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Multilingual play: Children's code-switching, role play, and agency in Dominica, West Indies

  • AMY L. PAUGH (a1)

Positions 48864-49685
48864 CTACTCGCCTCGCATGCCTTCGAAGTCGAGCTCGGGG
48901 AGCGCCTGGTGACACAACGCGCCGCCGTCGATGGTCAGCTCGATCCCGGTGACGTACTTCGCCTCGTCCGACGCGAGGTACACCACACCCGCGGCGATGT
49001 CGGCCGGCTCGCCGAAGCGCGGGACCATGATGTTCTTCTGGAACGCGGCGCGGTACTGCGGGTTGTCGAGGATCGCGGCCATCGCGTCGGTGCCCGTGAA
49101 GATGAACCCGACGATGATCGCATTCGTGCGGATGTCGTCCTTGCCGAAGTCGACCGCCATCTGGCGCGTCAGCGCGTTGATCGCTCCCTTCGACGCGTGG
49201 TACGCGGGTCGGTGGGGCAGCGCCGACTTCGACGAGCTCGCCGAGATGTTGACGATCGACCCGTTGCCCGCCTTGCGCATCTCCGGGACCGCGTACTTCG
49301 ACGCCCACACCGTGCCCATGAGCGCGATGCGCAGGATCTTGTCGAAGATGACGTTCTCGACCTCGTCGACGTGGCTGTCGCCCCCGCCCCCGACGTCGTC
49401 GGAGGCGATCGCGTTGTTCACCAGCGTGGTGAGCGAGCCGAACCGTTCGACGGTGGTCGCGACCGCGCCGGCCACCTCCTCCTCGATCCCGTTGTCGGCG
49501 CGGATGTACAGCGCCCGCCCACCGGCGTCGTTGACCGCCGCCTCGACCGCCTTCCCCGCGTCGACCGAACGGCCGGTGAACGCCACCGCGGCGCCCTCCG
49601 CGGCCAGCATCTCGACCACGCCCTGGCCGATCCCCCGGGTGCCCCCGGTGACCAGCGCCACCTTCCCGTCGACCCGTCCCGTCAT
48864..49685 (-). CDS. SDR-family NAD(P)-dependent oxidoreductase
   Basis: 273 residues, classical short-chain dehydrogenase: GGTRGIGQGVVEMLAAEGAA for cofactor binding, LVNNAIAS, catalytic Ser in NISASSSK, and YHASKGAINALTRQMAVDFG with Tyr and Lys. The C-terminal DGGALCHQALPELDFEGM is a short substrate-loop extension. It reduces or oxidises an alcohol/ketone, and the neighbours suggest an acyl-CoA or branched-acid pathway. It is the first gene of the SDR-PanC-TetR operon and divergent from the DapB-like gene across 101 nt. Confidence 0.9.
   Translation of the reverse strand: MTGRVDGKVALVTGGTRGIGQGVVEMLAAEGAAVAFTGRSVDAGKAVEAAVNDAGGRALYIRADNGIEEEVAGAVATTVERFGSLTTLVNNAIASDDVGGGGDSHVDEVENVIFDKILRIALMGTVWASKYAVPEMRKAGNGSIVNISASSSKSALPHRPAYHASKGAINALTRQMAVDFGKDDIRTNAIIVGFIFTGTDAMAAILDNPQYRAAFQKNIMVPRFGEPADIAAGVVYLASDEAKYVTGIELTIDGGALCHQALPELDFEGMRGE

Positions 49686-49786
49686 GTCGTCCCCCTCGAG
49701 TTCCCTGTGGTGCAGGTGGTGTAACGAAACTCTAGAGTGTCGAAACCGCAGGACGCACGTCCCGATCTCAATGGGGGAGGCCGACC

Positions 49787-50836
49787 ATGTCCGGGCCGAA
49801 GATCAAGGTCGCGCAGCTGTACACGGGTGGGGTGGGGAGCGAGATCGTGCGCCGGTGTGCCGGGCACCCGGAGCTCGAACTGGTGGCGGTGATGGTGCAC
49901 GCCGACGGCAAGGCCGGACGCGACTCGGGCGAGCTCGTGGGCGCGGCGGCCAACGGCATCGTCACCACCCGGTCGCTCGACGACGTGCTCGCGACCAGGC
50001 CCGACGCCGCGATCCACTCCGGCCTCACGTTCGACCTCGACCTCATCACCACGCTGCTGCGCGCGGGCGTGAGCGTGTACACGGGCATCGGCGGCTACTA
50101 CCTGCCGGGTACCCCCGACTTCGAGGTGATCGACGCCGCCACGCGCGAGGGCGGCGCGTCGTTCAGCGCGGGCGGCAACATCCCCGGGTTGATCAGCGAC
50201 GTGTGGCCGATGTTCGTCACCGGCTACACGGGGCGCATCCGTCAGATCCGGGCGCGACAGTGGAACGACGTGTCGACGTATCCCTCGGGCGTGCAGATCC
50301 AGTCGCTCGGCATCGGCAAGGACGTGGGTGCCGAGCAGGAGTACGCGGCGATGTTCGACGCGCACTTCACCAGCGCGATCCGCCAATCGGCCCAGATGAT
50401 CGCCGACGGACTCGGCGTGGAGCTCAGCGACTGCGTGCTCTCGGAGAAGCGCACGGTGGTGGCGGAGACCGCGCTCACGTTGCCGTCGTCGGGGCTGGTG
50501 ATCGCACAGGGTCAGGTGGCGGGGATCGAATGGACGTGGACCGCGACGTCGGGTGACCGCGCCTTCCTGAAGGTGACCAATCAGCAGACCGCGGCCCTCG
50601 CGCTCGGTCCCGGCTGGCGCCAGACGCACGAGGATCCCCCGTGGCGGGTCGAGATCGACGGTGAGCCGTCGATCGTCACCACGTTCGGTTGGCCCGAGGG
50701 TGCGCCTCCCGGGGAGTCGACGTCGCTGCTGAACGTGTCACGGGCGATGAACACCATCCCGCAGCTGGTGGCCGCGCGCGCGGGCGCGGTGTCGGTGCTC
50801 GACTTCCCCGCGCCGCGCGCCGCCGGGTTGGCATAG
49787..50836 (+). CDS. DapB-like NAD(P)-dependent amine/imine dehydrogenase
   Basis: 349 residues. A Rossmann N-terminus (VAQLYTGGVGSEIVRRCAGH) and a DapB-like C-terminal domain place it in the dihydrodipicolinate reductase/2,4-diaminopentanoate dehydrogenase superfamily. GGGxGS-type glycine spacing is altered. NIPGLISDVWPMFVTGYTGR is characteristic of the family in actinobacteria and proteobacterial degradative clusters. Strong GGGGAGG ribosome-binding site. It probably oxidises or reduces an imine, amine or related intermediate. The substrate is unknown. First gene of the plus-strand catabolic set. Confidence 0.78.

In Dominica, rural adults forbid children from speaking Patwa (a French-lexicon creole) in favor of acquiring English (the official language), contributing to a rapid language shift in most villages. However, adults value Patwa for a range of expressive functions and frequently code-switch around and to children. Children increasingly use English but employ Patwa for some functions during peer play when away from adults. This study examines how, despite possible sanctions, children use Patwa to enact particular adult roles during peer play, and what this signifies about their knowledge of role- and place-appropriate language use. Critically, they draw on their verbal resources and physically embodied social action to create imaginary play spaces both organized by and appropriate for Patwa. The examination of children's social worlds provides a more nuanced picture of language shift – and potential maintenance – than observing only adult-adult or adult-child interaction.An earlier version of this article was presented at the 2002 AAA Annual Meeting in New Orleans in a session organized by Marjorie Goodwin and Lourdes de León, “Children socializing children through language: New perspectives on agency, play, and identities.” I thank them for organizing this exciting and timely panel, and for their comments on my paper. I also thank Bambi Schieffelin, Ana Celia Zentella, Tamar Kremer-Sadlik, Carolina Izquierdo, Jane Hill, and two anonymous reviewers for Language in Society for their insightful comments. I am grateful to several organizations which funded the research: the U.S. Department of Education (Fulbright-Hays), the Wenner-Gren Foundation for Anthropological Research, the National Science Foundation, and the Spencer Foundation. My deepest thanks go to the Dominican children and their families who generously opened their lives to me. I alone take responsibility for any shortcomings here.

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